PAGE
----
No 'Grexit' from euro, EU's Moscovici vows
Greece belongs in the eurozone and the single currency depends on there being no "Grexit", the EU economic and financial affairs commissioner says.
Pierre Moscovici told the BBC's Hardtalk "we will do everything" to prevent Greece leaving the eurozone.
But he said the Greek government had to respect previous commitments.
The new finance minister has meanwhile said he will not negotiate bailout terms with the "troika" - the global institutions overseeing Greek debt.
The left-wing Syriza party won last weekend's election on an anti-austerity platform, promising to have half of Greece's debt written off, and to roll back on deep cuts to jobs, pay and pensions.
"We believe that the place of Greece is in the eurozone, the euro needs Greece and that Greece needs and wants to be in the eurozone," Mr Moscovici, a former French finance minster, said.
He added: "We feel that it's very important for the stability of the eurozone and for the credibility of the euro that there is no 'Grexit'. This is why we will do everything that is needed to avoid it."
But the commissioner said that while Europe had to respect the will of the Greek people in the election result, the commitments made by the previous Greek government also had to be taken into account.
"We must address these issues in a quiet, peaceful and serene way. This [new] government has to say exactly what it intends to do," Mr Moscovici said.
After meeting with the head of the Eurogroup - the finance ministers of the 19 EU states that have the euro as their currency - the new Greek finance minister said he would not work with the troika - the European Commission, European Central Bank and International Monetary Fund.
Yanis Varoufakis called it "a committee built on rotten foundations".
Greek economy in numbers
- Average wage is €600 (£450: $690) a month
- Unemployment is at 25%, with youth unemployment almost 50%
- Economy has shrunk by 25% since the start of the eurozone crisis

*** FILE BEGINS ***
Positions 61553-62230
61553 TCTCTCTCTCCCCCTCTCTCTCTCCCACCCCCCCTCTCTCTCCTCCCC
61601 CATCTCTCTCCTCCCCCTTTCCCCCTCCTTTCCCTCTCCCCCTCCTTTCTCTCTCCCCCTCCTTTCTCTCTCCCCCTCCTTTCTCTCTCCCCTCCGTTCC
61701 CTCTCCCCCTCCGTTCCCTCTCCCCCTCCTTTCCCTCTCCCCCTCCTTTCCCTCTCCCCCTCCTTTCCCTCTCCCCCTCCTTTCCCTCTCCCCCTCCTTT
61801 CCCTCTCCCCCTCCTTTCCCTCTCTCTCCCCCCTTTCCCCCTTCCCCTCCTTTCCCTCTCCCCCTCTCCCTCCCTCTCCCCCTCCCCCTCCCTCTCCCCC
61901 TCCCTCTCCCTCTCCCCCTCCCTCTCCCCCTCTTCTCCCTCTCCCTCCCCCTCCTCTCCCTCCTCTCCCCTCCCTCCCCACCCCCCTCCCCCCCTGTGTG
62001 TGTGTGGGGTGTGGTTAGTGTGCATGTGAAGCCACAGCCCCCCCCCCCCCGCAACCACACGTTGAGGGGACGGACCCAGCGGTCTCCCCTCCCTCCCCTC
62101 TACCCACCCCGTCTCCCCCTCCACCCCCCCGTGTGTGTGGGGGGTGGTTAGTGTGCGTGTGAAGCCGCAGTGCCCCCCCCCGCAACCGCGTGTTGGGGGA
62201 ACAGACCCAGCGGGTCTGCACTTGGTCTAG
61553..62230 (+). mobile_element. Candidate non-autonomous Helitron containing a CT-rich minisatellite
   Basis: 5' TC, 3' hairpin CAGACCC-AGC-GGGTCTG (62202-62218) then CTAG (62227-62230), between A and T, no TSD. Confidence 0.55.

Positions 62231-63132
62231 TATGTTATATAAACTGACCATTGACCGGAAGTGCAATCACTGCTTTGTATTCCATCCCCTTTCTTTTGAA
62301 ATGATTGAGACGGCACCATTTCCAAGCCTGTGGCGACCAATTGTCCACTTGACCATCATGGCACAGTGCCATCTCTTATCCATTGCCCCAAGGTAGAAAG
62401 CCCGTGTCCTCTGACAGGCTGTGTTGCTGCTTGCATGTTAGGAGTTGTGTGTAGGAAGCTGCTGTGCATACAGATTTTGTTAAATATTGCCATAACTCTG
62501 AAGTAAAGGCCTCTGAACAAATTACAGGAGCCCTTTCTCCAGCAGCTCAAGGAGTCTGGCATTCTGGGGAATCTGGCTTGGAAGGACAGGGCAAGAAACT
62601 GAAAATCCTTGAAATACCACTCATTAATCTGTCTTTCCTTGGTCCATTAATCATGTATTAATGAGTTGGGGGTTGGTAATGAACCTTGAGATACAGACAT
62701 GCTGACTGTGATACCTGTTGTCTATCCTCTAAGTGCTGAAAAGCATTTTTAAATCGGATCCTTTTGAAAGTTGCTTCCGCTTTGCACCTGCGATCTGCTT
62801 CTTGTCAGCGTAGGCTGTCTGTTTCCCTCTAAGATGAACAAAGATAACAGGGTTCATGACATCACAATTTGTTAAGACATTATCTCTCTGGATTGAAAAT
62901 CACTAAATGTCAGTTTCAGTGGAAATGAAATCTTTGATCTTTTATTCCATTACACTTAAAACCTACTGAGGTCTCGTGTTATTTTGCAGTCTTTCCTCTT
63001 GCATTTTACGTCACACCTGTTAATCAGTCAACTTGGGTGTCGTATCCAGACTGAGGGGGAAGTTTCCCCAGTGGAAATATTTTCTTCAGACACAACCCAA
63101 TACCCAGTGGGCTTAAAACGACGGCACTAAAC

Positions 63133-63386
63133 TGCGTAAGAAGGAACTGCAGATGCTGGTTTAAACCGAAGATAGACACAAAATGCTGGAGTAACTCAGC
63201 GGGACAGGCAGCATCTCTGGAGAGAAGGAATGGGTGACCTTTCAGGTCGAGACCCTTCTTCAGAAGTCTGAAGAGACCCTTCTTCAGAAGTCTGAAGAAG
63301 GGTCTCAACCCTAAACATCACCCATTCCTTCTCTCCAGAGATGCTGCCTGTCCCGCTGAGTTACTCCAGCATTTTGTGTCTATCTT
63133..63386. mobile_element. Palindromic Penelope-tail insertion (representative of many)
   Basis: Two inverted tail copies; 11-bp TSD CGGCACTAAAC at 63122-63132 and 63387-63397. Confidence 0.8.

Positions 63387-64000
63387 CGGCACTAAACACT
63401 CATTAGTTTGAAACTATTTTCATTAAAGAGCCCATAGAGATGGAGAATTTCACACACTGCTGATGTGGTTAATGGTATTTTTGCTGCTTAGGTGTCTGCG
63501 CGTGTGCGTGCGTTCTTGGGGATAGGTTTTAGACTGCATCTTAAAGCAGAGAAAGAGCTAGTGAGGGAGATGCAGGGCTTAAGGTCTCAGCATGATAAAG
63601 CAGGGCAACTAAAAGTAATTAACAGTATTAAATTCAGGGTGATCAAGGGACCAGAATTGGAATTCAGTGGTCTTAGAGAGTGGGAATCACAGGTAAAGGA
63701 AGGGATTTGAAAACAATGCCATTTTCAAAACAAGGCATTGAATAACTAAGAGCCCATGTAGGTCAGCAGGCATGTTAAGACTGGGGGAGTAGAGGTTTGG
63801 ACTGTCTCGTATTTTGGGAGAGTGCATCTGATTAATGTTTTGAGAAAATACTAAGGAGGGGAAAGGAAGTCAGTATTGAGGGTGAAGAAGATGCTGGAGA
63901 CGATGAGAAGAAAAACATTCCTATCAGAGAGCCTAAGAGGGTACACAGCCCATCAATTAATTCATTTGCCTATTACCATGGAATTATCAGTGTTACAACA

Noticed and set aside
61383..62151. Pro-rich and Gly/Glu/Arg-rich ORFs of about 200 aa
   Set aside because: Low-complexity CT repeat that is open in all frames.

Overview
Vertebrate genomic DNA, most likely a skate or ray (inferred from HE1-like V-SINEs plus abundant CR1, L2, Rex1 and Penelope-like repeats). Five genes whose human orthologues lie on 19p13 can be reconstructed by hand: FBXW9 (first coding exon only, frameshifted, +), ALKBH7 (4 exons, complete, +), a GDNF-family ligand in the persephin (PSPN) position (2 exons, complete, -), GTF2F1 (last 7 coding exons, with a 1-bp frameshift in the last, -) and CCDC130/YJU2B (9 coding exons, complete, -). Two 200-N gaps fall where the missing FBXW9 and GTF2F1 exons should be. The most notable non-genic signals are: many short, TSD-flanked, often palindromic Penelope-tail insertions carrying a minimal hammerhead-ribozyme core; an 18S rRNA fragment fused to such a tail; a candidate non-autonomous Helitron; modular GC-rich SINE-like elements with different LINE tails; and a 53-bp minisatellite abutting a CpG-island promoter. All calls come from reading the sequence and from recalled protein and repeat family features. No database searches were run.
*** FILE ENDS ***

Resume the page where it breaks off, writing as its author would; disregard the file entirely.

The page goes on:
- Country's debt is 175% of GDP
- Borrowed €240bn (£188bn) from the EU, the ECB and the IMF
He said he was instead seeking "fruitful negotiations" with individual troika members and EU nations.
"We are not prepared to carry on pretending and extending, trying to enforce an unenforceable programme which for five years now has steadfastly refused to produce any tangible benefits," Mr Varoufakis told the BBC's Newsnight programme.
"The disease that we're facing in Greece at the moment is that a problem of insolvency for five years has been dealt with as a problem of liquidity."
'Commission of the last chance'
The head of the Eurogroup, Jeroen Dijsselbloem, said that Greece should stick to its reform commitments.
Mr Dijsselbloem said Greece and the Eurogroup had a "mutual interest in the further recovery of the Greek economy inside the eurozone" and warned against Athens acting unilaterally in its efforts to renegotiate its bailout.
In an interview with the Hamburger Abendblatt newspaper on Saturday, German Chancellor Angela Merkel said she did "not envisage fresh debt cancellation" for Greece as banks and private creditors had already made substantial cuts.
But she said she wanted Greece to "remain permanently part of the euro community".
Greece has endured tough budget cuts in return for its €240bn (£179bn; $270bn) bailout, agreed in 2010 with the troika.
The current programme of loans ends on 28 February. There are still €1.8bn of funds that could be disbursed to Greece if it meets the troika's conditions.
Mr Moscovici also said the rise of anti-EU parties across Europe posed a threat to the union.
"If Europe doesn't deliver on growth and jobs, if Europe is seen as the place for austerity, if Europe is not seen as a hope, as progress but as a constraint, as a punishment, as a pain, then the European project will be not only criticised but rejected.
"This is why this Commission calls itself the Commission of the last chance."
The full interview with Mr Moscovici can be seen on BBC World News on Monday 2 February at 0430, 0930, 1630 and 2130 GMT.